The Summit will be held at the Pip Moyer Recreation Center, February 26th, from 7:00-9:00 PM

As you know, the new Comprehensive Plan will guide development, and, by default, conservation in the City for the next ten years. The AEC will be providing input and keeping an eye on this process but we also want to get your input to inform our work.

This time around, the City is not engaging a citizens committee to guide the process, but rather, they are holding a lot of community meetings. This makes it very important for the AEC to keep engaged and communicate with residents groups so we get our priorities included. 

One big priority we will pursue is the insertion of a designated Greenway for the City which will help Dept. of Planning guide where development is sited on lots that are in the Greenway and will help identify lots that could be put into preservation. We are working with the Annapolis Conservancy on this priority and inviting them to this meeting. 

Resilient development and stormwater is another priority of ours which involves adapting our practices and code to more frequent and intense rainfall due to climate change.  

If you can, please let me know your ideas in advance and please invite your friends and constituents!  

 -Bevin Buchheister, Chair

Annapolis Environmental Commission

bevinbuch5@gmail.com

Continuing community announcements & updates

Annapolis 2020 Comprehensive Plan survey

Take a few minutes of your time to complete this survey for the 2020 Annapolis Comprehensive Plan update and share where your priorities lie for the next 20 years in the City. The questions regarding planning priorities are informed by meetings with stakeholders over the last two months and the first public meeting that was held on May 7th.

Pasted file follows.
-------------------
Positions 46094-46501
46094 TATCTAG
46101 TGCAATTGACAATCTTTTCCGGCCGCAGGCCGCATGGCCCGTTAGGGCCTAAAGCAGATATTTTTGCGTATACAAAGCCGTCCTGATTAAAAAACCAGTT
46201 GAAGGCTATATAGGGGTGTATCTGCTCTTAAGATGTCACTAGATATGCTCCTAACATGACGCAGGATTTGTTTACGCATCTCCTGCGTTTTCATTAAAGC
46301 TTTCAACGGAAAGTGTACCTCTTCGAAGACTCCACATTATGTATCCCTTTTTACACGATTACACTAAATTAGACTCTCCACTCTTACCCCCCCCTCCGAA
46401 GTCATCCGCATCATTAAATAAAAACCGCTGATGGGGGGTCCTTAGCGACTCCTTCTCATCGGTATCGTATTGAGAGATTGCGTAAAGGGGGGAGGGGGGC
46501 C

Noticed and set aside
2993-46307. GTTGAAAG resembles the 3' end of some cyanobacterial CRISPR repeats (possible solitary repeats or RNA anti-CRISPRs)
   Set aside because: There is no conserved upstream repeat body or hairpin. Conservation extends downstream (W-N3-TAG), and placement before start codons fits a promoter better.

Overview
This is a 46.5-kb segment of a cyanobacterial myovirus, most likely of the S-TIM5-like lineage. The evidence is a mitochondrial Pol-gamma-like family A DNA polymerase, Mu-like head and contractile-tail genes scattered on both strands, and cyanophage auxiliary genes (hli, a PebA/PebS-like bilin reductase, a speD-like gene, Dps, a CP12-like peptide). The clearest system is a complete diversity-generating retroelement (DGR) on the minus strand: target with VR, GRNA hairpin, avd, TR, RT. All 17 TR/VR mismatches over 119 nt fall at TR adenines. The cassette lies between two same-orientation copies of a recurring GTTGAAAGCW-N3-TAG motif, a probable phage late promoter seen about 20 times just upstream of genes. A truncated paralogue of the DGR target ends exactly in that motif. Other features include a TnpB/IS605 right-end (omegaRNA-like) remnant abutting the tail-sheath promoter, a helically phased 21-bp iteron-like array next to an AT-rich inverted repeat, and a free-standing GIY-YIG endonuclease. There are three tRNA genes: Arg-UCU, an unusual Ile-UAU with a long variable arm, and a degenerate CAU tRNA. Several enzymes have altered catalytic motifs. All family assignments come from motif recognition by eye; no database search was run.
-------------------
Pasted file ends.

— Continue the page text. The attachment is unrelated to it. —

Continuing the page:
Take the survey here: https://forms.gle/uYdq7sCX2ihF96dq8

Presentation on Form-based Zoning

The Planning Commission will be hosting a learning session on Form-Based Codes, an alternative to traditional zoning that focuses more on what a building looks like than the use.  

The session will be held at 7 pm on February 18, 2020 at the Pip Moyer Recreation Center. The Recreation Center is located at 273 Hilltop Lane, Annapolis. 

The learning session will provide local knowledge about how these codes have been applied in neighboring jurisdictions. For general background on Form-Based Codes, visit the Form-Based Code Institute:

https://formbasedcodes.org/definition/

For questions, contact Sally Nash at snash@annapolis.gov


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  • Rob Savidge